Thursday, January 9, 2014

Classical Music = Cover Band

I have a question, and I want an answer.

Can someone please tell me when classical music became the stuff of cover bands?  I realize it's been a long, slow slide, but I'd love to know the exact moment it occurred. 

Was it the 7,770th recording of Mozart's works?  As of this writing there are in fact 7,771 of them listed on ArkivMusic.com, so chances are it happened earlier than that: 

www.arkivmusic.com/classical/Name/Wolfgang-Amadeus-Mozart/Composer/8429-1#drilldown_recordings

Live settings are no different.  Bachtrack.com logged 15,091 performances of classical music in 2013, with 7,428 of them being works by Mozart, Beethoven, and Bach - meaning 49% of classical music performances were by 3 guys who died a collective 674 years ago (for the record, Mozart came in first with 2,512 performances).  The site is careful to state that their stats are not comprehensive, but you get the drift - this is bleak stuff:

www.bachtrack.com/files/1083-2-infographic_5.pdf

It's nice to go to the same restaurant, get the same dish, have the same drink.  I do it myself, with food and, yes, music, both as a listener and as a performer.  But when you begin to broaden the view provided by Bachtrack even just a tiny bit, things start to look downright pathological: Beethoven was on top of the performance list for numerous years before ol' Mozart swooped in and took the big brass ring.

According to AllMusic.com, there were 15 releases of Beethoven's Symphony No. 5 in 2013 alone:

www.allmusic.com/composition/symphony-no-5-in-c-minor-fate-op-67-mc0002424528

But that's nothing - in 1995 there were 27!  Fantastic!  Ludwig clearly needed the marketing assistance, he wasn't getting enough of a push (only 14 or so releases of No. 5 in '94, it was a slow year).

Here's a modest proposal.  What if, each year, there were a dozen releases of KATY LIED by Steely Dan, performed by cover bands, all focused on replicating with the greatest fidelity each and every intricacy of the sound, from the high hat tone on "Bad Sneakers" to the electric piano sound on "Chain Lightning," with subtle variations in performance and interpretation designed to bring out different details of the tunes - maybe slowing both the intro and outro of "Throw Back The Little Ones" to a crawl, for example.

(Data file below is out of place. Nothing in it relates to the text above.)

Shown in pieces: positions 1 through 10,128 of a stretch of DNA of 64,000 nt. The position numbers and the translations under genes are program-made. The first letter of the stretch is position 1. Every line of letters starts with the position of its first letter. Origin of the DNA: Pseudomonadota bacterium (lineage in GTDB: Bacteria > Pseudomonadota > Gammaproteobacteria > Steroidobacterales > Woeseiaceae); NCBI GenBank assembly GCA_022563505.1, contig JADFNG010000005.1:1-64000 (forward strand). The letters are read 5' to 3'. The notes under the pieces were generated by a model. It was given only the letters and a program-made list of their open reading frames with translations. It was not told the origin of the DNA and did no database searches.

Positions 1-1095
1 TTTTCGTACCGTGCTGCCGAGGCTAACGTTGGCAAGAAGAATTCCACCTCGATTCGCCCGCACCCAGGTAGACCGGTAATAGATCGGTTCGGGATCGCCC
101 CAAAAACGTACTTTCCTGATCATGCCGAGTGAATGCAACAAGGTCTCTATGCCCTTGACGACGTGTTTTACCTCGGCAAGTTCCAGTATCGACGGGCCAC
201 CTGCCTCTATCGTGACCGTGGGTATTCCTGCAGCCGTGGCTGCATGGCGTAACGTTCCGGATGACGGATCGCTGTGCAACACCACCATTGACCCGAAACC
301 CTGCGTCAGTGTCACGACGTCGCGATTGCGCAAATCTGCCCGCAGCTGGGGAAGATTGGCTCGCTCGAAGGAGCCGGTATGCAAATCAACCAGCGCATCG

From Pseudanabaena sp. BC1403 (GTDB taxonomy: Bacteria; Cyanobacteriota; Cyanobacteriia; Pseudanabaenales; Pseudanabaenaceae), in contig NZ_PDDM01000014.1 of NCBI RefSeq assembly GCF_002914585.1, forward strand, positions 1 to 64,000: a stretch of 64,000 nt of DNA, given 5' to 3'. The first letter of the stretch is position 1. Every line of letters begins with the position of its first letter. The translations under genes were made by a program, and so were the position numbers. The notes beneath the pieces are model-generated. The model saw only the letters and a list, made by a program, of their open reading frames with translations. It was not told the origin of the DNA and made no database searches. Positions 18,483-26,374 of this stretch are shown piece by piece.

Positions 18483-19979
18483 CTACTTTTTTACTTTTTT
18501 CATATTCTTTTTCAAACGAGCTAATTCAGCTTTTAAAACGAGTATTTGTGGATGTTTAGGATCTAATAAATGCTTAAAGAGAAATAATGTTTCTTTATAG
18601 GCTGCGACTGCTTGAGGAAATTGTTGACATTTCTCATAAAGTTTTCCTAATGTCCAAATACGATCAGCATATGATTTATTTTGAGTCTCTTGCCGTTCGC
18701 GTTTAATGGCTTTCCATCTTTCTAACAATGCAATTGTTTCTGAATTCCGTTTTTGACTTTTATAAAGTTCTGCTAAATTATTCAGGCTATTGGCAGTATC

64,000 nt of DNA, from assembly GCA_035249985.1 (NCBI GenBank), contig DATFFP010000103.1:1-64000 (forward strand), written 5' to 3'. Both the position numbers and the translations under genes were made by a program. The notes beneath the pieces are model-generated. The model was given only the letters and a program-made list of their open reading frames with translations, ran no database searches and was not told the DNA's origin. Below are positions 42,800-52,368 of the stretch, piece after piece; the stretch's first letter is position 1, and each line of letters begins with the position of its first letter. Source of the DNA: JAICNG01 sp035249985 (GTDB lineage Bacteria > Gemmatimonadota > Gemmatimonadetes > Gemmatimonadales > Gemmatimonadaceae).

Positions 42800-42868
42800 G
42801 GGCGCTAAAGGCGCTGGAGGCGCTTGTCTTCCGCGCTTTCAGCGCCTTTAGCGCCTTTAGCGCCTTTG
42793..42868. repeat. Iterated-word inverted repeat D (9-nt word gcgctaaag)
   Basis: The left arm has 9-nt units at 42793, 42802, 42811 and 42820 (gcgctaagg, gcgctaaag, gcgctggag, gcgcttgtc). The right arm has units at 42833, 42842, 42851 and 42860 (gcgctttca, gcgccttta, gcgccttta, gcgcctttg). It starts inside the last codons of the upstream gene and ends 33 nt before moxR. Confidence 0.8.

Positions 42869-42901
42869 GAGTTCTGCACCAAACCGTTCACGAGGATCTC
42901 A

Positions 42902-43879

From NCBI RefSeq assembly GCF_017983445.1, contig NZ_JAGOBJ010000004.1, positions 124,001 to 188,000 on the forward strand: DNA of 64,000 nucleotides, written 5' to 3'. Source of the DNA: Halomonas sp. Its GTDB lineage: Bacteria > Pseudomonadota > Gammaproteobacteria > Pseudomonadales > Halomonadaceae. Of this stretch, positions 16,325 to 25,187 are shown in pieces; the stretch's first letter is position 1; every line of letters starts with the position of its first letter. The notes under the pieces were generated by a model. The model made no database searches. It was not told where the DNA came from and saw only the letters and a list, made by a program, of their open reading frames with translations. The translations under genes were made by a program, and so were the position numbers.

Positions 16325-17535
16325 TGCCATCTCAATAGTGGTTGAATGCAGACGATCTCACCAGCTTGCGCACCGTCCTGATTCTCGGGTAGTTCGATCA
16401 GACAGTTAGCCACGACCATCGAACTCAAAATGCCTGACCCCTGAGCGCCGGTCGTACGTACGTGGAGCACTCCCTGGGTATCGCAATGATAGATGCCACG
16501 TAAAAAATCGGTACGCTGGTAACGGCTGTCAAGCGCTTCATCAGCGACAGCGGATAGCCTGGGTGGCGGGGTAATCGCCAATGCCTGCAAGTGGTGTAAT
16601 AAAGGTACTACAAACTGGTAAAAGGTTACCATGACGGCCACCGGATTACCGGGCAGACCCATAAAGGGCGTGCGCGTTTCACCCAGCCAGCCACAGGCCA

And what if these releases were all reviewed by the biggest journals in entertainment, like Entertainment Weekly, so there would be deep and detailed analysis of a dozen KATY LIED albums, all critiquing the sound and interpretive choices, and ranking them against each other and the hundreds that preceded them.

All the while, there are thousands of other groups out there who aren't cover bands - they're original groups, writing their own music, creating new material, but not getting nearly the attention that Steely Dan is, because Entertainment Weekly is hellbent on writing about KATY LIED. 

And this continues, year after year after year, and gradually the general public forgets about the vast majority of non-Steely Dan material or simply discards it until Steely Dan becomes one of two or three bands whose music makes up about half of all the music performed by cover bands.  Everywhere.  All the time.

This would of course all be complete and utter madness.  It reads like a Philip K. Dick novel, yet this is the world we are living in, the world classical music has created and become of its own twisted accord.  I don't mean to be cruel to Ludwig van, or Fagen and Becker - more people should listen to KATY LIED every day - but let's make a New Year's Resolution by swearing off the cover bands.

Many classical music commentators seem fixated on narrating the supposed death of classical music like Vin Scully analyzing Kirk Gibson walking to the plate, praying for a home run off a dominant closer against all odds, or by suggesting that we should eat our own babies (to reference another modest proposal) and simply ask our existing audiences to buy more products, or come to more concerts, or donate more.

These are backward, stasis-inducing actions that hurt more than help.  There's a huge world of new, fresh, invigorating music by composers who have taken the ball and are running fast and hard with it.  Maybe we should all go on a Mozart Diet in 2014 and resolve to hear some of the new stuff that's happening out there.

Now excuse me, gotta run, I hear "Black Friday" coming on, haven't heard it on the radio in years.

Bob Lord
CEO, PARMA Recordings


2 comments:

  1. This so-called dystopian future where all music is Steely Dan sounds pretty great

    ReplyDelete